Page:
When you hear Caramelo’s debut album Ride, which gets released on May 29th, you will begin to suspect that there is a rockin’ party going on somewhere and you’re missing it.
With each listen to this eclectic gypsy band, you will be treated to a kaleidoscope of pleasant sounds, but you will understand that this is the kind of music that demands to be seen live, especially since some band members are not just musicians, but dancers who flip between flamenco and hip-hop.
One of the most standout tracks is the sexy “Peligroso,” the beat of which was surely engineered to inspire you to find a dangerous dance partner of your own. The instruments tell a story that begins with emotive violin, and then bursts into a brutal tango beat provided in part by an accordion. Sara Erde’s vocals, which are sometimes poppy, sweet and clean on tracks like the early No Doubt sound of “Brooklyn,” become a deep-from-the-gut Spanglish on this song—a “don’t mess with me” sound that could only legitimately come from a Brooklyn girl who spent six years in Sevilla, Spain.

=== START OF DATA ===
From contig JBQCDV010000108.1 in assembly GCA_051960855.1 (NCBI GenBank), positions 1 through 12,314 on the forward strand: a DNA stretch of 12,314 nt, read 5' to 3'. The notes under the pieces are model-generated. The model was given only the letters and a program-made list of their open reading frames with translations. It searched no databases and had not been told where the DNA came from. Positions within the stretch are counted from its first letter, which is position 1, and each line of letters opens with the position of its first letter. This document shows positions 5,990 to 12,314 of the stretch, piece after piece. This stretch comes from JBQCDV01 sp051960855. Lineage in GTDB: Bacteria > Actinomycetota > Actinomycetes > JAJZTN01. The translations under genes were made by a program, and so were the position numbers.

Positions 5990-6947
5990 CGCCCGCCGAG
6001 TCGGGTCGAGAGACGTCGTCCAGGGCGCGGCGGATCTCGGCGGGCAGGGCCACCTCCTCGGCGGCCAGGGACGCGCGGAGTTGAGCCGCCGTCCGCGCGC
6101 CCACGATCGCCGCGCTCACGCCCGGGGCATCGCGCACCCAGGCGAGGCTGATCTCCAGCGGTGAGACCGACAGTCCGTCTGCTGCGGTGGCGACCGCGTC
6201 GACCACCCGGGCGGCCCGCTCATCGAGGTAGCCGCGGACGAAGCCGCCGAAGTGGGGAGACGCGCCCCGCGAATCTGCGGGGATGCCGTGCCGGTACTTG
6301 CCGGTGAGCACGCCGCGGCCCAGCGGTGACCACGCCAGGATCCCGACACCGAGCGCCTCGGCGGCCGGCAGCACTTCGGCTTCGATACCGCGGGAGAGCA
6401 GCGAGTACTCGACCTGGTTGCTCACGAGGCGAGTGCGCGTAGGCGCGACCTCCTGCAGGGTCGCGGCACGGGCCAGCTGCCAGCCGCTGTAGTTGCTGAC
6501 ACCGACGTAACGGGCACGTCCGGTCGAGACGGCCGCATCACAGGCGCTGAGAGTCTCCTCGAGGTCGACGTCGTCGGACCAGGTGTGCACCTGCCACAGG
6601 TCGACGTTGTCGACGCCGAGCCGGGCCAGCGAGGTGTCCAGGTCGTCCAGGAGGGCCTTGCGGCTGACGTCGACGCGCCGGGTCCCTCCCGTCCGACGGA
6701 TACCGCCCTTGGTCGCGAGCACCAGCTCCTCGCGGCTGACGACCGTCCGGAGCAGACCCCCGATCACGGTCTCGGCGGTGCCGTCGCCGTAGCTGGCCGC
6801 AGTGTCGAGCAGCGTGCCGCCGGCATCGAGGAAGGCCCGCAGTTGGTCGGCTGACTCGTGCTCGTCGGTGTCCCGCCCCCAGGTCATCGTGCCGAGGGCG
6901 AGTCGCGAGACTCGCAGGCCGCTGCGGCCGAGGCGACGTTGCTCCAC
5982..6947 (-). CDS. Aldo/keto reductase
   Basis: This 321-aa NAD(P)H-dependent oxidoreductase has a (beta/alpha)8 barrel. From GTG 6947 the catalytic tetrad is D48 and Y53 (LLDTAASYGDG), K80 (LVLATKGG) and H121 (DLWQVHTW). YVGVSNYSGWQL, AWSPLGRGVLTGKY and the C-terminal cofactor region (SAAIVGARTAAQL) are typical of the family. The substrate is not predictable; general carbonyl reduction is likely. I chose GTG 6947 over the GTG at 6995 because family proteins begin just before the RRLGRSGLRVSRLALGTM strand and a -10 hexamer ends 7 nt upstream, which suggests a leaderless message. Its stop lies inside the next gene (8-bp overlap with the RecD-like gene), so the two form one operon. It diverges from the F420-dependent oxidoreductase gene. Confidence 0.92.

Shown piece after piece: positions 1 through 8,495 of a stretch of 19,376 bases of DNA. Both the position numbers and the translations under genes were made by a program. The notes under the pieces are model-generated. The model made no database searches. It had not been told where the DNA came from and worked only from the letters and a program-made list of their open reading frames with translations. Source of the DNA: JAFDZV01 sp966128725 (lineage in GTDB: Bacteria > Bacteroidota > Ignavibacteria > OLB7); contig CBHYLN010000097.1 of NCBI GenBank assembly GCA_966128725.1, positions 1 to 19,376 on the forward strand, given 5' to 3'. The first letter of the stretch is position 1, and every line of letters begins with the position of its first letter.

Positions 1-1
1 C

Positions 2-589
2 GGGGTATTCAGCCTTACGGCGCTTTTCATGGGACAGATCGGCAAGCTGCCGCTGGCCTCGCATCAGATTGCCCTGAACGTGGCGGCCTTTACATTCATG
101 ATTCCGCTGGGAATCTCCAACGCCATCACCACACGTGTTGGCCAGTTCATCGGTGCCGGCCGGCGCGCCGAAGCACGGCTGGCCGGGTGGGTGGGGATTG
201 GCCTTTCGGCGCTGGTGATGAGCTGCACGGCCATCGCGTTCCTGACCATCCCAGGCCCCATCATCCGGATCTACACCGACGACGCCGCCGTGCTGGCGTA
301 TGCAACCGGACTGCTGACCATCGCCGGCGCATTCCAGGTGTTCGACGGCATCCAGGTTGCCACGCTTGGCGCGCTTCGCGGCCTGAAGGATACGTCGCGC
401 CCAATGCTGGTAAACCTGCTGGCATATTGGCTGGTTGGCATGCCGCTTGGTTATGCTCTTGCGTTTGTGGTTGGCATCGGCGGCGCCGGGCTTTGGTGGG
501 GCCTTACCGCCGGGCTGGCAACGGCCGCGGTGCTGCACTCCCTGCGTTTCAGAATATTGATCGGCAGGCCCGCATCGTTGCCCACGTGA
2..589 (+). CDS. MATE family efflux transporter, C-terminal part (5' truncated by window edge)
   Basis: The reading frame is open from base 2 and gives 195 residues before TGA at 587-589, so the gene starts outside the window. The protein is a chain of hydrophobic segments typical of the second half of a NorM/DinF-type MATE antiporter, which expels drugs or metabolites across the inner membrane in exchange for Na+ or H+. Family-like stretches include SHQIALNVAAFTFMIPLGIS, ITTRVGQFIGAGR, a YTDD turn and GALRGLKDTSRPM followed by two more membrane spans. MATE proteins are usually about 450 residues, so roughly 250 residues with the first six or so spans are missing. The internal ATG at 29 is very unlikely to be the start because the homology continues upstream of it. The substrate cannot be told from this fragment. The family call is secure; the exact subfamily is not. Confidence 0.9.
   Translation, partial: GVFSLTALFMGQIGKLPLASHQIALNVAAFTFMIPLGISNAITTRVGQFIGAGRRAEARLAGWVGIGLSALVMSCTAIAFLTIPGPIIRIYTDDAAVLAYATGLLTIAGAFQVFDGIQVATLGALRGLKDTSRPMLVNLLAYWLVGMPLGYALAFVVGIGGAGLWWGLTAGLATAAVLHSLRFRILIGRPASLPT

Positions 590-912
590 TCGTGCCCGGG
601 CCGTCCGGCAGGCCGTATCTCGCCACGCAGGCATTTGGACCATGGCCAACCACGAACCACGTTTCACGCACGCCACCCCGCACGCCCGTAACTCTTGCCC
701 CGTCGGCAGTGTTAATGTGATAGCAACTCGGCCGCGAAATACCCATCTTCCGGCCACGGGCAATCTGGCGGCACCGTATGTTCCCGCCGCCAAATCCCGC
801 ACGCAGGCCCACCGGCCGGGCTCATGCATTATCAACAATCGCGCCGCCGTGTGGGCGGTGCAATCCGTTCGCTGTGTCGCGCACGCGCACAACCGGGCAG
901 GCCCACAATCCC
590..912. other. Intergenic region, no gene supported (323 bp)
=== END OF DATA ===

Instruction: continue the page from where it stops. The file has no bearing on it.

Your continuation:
Another treat on this record is the song “The Girl is Gone,” which is provided back-to-back in two very different versions. First, there’s the upbeat, funky version, which sounds a bit like Jenny-from-the-Block-era J.Lo backed by horns, Spanish guitar (played by Jed Miley, another American who spent time in Sevilla), authentic flamenco backing vocals, and, later, a crazy electric guitar solo. The second version has more of a soft jazz influence: proof that the same ingredients used in different quantities can produce an entirely different product.
Overall, Ride is an album that, when described using words, may sound too otherworldly for unadventurous types, but as they say, writing about music is like dancing about architecture. Just one listen tells a different story: Caramelo has a little something for everyone.
Read more about the band at Caramelobeat.com, or if you are in New York, head to Drom on June 2 for the CD release party.